The Miami University men’s basketball team was in dire need of players after the 2022-23 basketball season. Only five guys returned to play from last year: Julian Lewis, Ryan Mabrey, Anderson Mirambeaux, Jaquel Morris and walk-on Eli Yofan. With many positions left empty, head coach Travis Steele recruited several players in the transfer portal as well as five first-years, including center Reece Potter.
Standing at 7-foot-1, Potter is the tallest player on the RedHawks, and one of the tallest players in college basketball. At his height, Steele expects him to hold the team up defensively and stretch the court to cover shots.
“Reece is an awesome young man,” Steele said. “When I got the job here, he became my number one target in that Class of 2023.”
Going into high school at Lexington Catholic in Kentucky, Potter was hesitant to commit to basketball. He split his time between baseball in the spring and basketball in the winter. Once he hit his growth spurt his sophomore year, the choice was made for him.
Potter’s initial plan was to commit to Xavier University, where Steele coached before coming to Miami in 2022. When Steele left Xavier, Potter followed.
“I’ve always had a close relationship with Coach Steele,” Potter said. “He’s probably the coach that I’ve known the longest and was able to get the best relationship with. He took the job here, and he told me to come up here.”
Steele knew Potter through a friend who coached him in high school. Having known him for almost three years, Steele knows that Potter can be a great asset to Miami on and off the court.
“He loves ball,” Steele said. “I think it’s hard a lot of times to find guys at his size that actually love basketball. Some guys just play because they’re tall. He loves it.”
Steele knew how to fit Potter into his schemes, having worked with Xavier players Jack Nunge (7-foot) and Zach Hankins (6-foot-11), who both now play basketball professionally overseas.
Potter can easily guard the rim with his height alone. However, Potter also uses his speed to cover the whole court, playing like a guard instead of a center sometimes. Many players at his height are lacking in speed and balance. Potter acknowledges that his height is one of his greatest strengths, but that it can just as easily be a detriment.
“Until [San Antonio Spurs’ 7-foot-5 Victor] Wemanyama came to the league, I used to think that some people were too big for the pro level,” Potter said. “They’ll dominate in college, but the game speeds up, and they’re not fast enough. I was uncoordinated in high school. I kept working on those skills and trying to get stronger.”
Potter joins sophomore Jaquel Morris (6-foot-8) as the team’s other big man, until Mirambeaux returns from an indefinite absence. Last year, Morris had the second-most blocks on the team (28) and the fifth-most rebounds (76).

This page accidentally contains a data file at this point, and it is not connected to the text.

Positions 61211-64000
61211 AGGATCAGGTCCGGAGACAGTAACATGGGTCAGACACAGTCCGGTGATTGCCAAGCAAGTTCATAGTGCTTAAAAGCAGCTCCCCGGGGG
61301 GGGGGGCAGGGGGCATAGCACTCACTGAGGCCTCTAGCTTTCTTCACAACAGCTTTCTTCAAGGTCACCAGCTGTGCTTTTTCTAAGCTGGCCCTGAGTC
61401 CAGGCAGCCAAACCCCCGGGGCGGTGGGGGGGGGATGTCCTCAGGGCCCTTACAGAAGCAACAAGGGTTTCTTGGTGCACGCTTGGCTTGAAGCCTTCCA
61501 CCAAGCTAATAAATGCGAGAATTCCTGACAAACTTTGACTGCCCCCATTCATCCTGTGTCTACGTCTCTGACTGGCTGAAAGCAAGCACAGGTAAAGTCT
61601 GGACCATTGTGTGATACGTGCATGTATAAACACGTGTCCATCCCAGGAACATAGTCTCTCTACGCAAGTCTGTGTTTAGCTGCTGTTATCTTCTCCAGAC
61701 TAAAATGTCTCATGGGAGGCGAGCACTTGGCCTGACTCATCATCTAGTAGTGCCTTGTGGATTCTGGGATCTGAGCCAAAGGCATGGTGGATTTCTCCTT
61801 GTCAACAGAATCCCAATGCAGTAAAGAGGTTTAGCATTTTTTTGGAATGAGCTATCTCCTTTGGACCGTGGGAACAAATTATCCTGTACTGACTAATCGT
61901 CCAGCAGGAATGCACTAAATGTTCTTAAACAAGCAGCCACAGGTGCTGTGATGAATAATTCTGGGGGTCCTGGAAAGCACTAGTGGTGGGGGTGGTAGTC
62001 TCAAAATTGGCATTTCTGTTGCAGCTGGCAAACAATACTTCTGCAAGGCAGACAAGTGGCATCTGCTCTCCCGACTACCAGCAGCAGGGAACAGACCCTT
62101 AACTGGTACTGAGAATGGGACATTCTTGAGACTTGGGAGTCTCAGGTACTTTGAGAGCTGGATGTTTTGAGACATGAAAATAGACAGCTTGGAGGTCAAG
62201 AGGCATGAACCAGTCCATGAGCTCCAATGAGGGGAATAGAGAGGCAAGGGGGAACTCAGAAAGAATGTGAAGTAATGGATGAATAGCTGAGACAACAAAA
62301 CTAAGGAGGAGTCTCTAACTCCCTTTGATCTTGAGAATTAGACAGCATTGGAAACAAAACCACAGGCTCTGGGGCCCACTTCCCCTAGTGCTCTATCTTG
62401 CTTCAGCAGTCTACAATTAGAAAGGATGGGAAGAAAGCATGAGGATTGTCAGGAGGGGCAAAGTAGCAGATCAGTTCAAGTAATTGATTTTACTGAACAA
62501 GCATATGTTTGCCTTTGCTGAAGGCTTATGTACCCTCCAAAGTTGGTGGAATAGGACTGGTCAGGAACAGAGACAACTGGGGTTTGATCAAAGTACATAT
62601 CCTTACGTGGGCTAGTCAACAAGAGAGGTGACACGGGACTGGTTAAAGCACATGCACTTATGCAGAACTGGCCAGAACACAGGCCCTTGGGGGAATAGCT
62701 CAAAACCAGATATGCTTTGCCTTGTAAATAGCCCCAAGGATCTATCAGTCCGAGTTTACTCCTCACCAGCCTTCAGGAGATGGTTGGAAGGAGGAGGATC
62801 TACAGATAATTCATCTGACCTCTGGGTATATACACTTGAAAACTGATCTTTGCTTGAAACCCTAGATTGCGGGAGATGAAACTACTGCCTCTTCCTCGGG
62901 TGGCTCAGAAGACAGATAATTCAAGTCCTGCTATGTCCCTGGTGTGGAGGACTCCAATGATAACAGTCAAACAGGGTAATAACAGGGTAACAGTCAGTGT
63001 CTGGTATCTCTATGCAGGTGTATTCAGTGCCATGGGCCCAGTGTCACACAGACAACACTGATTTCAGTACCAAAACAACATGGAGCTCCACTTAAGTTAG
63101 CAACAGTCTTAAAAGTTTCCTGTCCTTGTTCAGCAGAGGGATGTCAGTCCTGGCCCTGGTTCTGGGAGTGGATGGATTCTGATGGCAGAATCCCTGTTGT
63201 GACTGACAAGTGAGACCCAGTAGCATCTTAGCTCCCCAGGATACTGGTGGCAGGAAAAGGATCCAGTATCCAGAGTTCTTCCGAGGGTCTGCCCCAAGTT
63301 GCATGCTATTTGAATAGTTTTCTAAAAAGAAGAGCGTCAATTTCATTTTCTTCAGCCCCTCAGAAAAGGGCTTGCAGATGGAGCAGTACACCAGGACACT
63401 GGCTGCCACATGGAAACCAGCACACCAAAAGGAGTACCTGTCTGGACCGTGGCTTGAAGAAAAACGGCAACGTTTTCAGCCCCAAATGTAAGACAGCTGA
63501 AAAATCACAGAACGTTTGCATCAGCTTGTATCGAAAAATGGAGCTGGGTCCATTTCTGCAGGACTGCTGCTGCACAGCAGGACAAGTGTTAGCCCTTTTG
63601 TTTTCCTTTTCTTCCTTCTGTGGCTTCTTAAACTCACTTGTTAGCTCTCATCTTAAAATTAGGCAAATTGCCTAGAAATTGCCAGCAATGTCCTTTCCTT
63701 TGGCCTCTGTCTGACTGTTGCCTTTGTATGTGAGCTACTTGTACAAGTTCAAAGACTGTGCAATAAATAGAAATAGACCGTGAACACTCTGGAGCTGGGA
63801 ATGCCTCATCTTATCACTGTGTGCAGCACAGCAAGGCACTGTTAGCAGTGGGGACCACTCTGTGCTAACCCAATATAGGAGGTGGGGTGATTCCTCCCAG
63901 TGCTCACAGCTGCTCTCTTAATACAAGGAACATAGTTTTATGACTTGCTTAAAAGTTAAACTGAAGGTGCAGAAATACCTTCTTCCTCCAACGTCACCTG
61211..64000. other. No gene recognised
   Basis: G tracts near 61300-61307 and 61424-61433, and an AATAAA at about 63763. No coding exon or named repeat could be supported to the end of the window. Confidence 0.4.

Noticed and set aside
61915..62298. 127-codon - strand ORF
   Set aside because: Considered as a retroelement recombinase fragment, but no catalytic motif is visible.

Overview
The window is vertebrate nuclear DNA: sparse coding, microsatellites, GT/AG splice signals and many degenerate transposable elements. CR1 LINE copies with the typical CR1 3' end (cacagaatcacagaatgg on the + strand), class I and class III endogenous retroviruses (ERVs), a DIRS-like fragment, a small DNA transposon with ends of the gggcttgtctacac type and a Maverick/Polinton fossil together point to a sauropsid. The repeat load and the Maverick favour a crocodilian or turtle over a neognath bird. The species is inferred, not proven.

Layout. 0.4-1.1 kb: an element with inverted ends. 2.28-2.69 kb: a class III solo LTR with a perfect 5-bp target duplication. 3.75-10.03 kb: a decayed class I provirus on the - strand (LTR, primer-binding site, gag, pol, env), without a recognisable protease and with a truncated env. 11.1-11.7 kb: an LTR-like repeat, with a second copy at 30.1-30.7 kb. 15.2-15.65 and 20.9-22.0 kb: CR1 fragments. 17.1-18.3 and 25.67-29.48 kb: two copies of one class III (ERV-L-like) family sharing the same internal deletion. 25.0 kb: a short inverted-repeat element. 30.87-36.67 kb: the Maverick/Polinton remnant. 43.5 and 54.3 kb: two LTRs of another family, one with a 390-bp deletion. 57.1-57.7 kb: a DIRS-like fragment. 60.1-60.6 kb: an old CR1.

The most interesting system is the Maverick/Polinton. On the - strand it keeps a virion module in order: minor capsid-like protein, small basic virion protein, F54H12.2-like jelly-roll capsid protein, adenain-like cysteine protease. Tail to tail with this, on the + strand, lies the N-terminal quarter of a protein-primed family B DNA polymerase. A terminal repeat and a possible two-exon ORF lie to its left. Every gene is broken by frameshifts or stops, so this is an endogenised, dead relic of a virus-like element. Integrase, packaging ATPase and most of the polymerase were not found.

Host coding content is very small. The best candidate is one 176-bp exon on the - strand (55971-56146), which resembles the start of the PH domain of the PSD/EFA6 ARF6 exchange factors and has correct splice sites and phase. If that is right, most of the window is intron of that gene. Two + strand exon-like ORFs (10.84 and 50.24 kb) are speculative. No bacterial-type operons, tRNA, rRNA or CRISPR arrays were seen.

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With the addition of Potter, Steele has more flexibility in his schemes. He agrees with Potter that his speed is his second greatest asset besides his extraordinary height.
“With his IQ and his skill level, he picks up things real quick,” Steele said. “He gives us great rim protection, but he’s mobile enough to get out on the perimeter and guard a little bit. He can play all over the floor.”
After a disappointing 2022 season that ended with a loss in the first round of the Mid-American Conference (MAC) championship, the RedHawks are looking to bounce back and turn the program around. However, with a group of mostly young players and newcomers, Steele faces a challenging season ahead of him.
“I’m obsessed with trajectory, not necessarily the result,” Steele said. “I think we got a chance to be a really good team at the end of the day. We have a really hard schedule, but it’ll give us learning opportunities and growth opportunities to prepare us to win the league.”
Steele said that Potter led the team in scoring at the preseason scrimmages in San Juan, Puerto Rico. Potter is currently recovering from a back injury, but he’s expected to make an appearance early in the season. However, Steele is more concerned with Potter’s long-term. Over the next four years, he expects Potter to get 1% better every day, a sentiment he shares with every RedHawk.
“The sky’s the limit for Reece,” Steele said. “His talent doesn’t mean that he won’t ever go through some valleys, especially early on as a freshman. It’s where he’s going to be in two months, where he’s going to be in a year that I know he’ll be really, really good. The worst thing that a coach can do is put a ceiling on a player.”